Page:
“Kenya from Two Perspectives” by Zachary Peterson
Last summer I was blessed with the opportunity to travel to Kenya as an intern for Kenya Keys. Having worked with refugees and immigrants for two years prior to going, it was a unique experience for me to see what life was like for many of the Africans similar to those with whom I had worked. When I got to Kenya, I was literally on the edge of my seat every second of the day. I probably drove everyone crazy with how many question I asked, whether it was badgering our driver Mbote to tell me more about the Kenyan tribes or conversing with Board Member Michael about Duruma language and culture.
I spent a lot of time trying to learn phrases in the local tribal languages. And no matter how many times I saw it, it was always incredible to see women balancing 10-liter water barrels on their heads. I tried immerse myself in the culture as much as possible and I grew to really love the Kenyan people. I guess I was sort of surprised that I was enjoying myself so much. I imagined that I would be distressed because of the constant exposure to the suffering the people went through.
That being said, there were many instances in which I physically felt sick because of the problems people were dealing with. I saw what living on one dollar a day was like. I saw women collect water from puddles in the street. I saw how far children would walk to get to school and how desperate their parents would be to pay school fees. I saw what life was like in the orphanages and special needs school, and heard countless stories of friends and loved ones passing away due to the AIDS and malaria epidemic. But in spite of their challenges, the people I met were some of the happiest and most grateful I’ve ever met.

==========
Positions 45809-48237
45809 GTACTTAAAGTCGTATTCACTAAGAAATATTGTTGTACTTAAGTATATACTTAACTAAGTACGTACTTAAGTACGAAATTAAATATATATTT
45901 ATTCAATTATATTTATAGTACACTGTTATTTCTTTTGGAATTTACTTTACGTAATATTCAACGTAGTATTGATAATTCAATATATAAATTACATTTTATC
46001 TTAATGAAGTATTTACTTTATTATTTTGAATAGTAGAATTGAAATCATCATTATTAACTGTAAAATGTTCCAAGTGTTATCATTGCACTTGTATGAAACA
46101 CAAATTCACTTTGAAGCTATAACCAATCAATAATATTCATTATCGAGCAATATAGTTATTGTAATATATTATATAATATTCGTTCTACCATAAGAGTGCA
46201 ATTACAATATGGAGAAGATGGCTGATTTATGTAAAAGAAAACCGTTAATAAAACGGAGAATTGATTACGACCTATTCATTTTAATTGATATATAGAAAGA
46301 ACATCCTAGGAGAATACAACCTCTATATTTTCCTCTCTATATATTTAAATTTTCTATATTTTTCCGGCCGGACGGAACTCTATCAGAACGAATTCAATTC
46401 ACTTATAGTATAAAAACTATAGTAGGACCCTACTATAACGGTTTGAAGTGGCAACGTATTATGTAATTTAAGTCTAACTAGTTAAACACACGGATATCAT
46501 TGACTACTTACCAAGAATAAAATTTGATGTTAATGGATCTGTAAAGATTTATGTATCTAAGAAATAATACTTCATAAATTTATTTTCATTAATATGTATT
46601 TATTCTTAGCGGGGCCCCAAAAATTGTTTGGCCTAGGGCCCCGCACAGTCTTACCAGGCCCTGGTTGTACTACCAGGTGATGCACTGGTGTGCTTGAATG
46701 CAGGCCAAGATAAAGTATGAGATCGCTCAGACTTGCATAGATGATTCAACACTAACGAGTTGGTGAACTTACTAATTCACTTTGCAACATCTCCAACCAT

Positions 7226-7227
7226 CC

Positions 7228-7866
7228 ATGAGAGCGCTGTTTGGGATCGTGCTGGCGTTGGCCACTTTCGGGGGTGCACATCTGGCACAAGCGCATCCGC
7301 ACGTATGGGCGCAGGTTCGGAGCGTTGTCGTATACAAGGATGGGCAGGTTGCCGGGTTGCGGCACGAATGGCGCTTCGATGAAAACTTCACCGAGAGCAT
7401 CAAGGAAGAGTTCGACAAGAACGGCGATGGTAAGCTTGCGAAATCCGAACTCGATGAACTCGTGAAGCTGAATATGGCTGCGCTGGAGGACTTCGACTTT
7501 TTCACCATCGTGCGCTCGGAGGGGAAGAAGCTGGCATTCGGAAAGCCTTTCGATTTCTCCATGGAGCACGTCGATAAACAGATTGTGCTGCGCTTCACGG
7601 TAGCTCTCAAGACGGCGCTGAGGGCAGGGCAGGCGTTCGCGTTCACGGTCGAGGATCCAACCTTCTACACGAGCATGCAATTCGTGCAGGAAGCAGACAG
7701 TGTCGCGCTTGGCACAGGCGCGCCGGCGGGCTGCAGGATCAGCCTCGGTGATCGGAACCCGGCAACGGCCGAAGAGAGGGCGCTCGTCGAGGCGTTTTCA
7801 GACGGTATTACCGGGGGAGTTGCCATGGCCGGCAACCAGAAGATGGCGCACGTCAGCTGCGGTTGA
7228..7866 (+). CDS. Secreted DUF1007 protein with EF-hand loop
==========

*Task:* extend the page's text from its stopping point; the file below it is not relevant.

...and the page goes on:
I don’t think I’m the only one to have had the perception that Africa is a sort of hell on earth: a hot, dry place with extreme poverty, corruption, disease, and violence. Without question, all of those factors are present in Africa. But there is also another story to Africa which lies in the hearts of the African people. The struggling continent is lifted by the people through selfless acts of kindness, hospitality, faith, and gratitude in spite of their hardships. That is what makes Africa truly a remarkable place.
Zach Peterson served as a volunteer intern on our 2017 Team and had such a meaningful experience that he returned again this summer, and is actively teaching in the village secondary schools. Zach is in college studying Economics and International Development, has worked extensively with refugee students and has a propensity for languages. His ability to speak Swahili enables him to connect with the students and the entire community at a much deeper level. This blog was written following his experiences last year: we look forward to his perspectives after he returns from his work in Taru this summer.